The XuZhou Bombing: China's Choice Between Socialism and Barbarism

On the afternoon of Thursday, June 15th local time, an explosion ravaged a nursery in XuZhou city, Jiangsu Province, causing massive deaths, injuries, and damages. The latest official police reports states that 8 people have died and 65 were injured, although many Chinese netizens suspect that this is an understated figure given the photos that were leaked to Chinese internet at the onset of the explosion, which were later removed at the direction of the government.

The capricious way that the ruling so-called Chinese “Communist” Party (CCP) authorities handled the tragedy also drew attention. Almost immediately after the explosion transpired, the police claimed that it was caused by malfunctioning gas cylinders. But in the very next day the police disclosed that the explosion was an attack carried out by a 22-year-old man “who suffered from neurological disorders and took a leave from school while working odd jobs in the area.” It is claimed that this individual, who is only known by his last name Xu, manufactured the bomb in his own residence. He reportedly died onsite after detonating the bomb.

Along with this disclosure the police announced the investigation to be closed, which inspired many to ask how a young man was able to procure materials that could produce such a powerful bomb. More suspiciously, since June 16th all discussions and reports on the internet that are not sanctioned by official reports have been blocked. Many believe that the CCP’s Publicity Department, a high-level state organ overseen by the central bureaucrats in Beijing, is directly involved in controlling the discussion and reporting around the attack.

Regardless of whether there is more to the attack than what has been reported, by it self the bombing only adds to the mounting evidence that China’s capitalist society is unraveling at an accelerating pace. Despite the all-encompassing totalitarian surveillance measures by the CCP to control information and suppress dissent, particularly when it comes to the Internet, dramatic events still erupt throughout the rising imperialist country that purportedly implements “socialism with Chinese characteristics” I.e. Capitalist market economy without its inherent contradictions.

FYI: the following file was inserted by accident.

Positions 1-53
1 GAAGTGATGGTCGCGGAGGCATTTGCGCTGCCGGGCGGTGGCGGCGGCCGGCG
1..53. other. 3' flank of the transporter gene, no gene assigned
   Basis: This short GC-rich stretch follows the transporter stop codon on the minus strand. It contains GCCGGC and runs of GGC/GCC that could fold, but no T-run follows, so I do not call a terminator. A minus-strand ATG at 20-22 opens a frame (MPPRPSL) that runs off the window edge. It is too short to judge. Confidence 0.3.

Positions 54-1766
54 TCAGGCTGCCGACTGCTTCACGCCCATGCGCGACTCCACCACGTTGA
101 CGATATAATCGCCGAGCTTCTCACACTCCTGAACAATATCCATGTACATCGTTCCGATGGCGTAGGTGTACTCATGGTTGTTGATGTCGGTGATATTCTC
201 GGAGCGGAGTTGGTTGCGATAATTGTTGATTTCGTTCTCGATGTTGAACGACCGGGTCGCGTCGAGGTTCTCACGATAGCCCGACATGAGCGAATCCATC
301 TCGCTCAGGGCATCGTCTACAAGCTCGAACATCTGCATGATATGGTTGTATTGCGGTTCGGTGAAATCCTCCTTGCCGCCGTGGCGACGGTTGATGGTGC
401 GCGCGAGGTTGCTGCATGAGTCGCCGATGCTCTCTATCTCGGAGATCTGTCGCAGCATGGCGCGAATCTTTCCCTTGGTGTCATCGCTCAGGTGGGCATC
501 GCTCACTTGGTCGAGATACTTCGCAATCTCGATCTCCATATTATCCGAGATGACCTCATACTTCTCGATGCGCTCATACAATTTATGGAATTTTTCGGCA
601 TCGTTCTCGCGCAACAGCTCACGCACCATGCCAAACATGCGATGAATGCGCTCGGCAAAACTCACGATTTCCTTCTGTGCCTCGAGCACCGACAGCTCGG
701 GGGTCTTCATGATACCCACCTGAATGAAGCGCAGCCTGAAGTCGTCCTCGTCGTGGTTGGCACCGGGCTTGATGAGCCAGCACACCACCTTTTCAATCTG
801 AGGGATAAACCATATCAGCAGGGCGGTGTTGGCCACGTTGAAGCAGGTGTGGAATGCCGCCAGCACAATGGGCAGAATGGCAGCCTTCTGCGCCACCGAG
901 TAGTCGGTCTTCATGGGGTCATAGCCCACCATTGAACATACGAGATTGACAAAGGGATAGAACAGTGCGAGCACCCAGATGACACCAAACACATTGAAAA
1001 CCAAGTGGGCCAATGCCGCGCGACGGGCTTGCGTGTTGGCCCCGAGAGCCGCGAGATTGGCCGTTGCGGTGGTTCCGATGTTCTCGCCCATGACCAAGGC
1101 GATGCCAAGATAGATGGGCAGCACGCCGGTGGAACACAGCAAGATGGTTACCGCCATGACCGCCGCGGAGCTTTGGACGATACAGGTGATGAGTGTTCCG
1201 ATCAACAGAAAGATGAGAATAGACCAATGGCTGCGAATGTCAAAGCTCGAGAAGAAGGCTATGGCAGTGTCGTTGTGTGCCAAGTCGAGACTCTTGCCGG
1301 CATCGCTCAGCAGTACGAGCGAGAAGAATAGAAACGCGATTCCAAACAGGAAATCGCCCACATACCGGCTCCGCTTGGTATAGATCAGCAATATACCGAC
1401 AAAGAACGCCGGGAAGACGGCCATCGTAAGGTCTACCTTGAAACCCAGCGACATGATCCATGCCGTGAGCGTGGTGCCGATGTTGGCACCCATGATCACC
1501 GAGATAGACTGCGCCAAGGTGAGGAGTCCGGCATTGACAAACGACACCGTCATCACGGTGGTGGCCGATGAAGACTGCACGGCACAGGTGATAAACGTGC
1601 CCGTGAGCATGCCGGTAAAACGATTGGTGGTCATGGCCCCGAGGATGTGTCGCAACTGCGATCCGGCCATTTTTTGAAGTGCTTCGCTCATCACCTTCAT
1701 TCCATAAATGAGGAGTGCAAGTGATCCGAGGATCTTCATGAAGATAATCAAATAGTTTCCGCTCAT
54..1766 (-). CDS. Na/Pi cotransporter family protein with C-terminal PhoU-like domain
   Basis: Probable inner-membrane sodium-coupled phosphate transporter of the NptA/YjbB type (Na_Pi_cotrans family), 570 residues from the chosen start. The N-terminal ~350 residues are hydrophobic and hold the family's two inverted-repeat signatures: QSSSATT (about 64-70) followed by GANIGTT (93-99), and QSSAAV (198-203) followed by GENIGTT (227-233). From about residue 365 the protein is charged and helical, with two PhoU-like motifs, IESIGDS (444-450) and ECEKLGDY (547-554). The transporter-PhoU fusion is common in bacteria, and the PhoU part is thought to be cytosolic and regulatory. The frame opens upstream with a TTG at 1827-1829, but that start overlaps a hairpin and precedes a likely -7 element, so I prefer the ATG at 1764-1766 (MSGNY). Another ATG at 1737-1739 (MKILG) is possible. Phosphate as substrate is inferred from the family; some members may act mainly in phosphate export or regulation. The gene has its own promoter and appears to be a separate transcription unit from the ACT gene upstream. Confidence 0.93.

The reality is the exact opposite of this vision: China’s capitalism is no less brutal, exploitative, and contradictory than its western counterparts, who in many areas actually collaborate with the ruling class of China on the exploitation of the Chinese working class. Like its peers all over the world, China’s capitalist economy too is heading into crisis despite its rapid growth in the 2000’s. The continuous slowdown of growth, which hit new lows as indicated by figures published in April this year, is also accompanied by a national debt that grew to 164% of its GDP. While the CCP mediates the occasional crashes and downturns with massive public spending on infrastructure, effectiveness in improving the life quality of the masses of which remain questionable, the shadow of austerity still looms in the years ahead.

For example, China News Service, one of the state-operated media sneered by many as outlets of “eternal good news,” reported on a paper published by multiple university academics which illustrates that between 2000-2015, the income of national health insurance fund grew by 19.75% and expenditure grew by 21.43% annually, and further projects that by 2029 the Urban Employees Basical Medical Insurance (URBMI) funds will break even, and by 2034 will go into deficit. The paper goes on to conclude that such a deficit could be delayed by the gradual “reforms in Tripartite of Medical Care, Drug Industry and Medical Security and enhanced scrutiny of medical activities.” Such formulations are conspicuously similar to the languages used by the IMF and EU bureaucrats who demand austerity.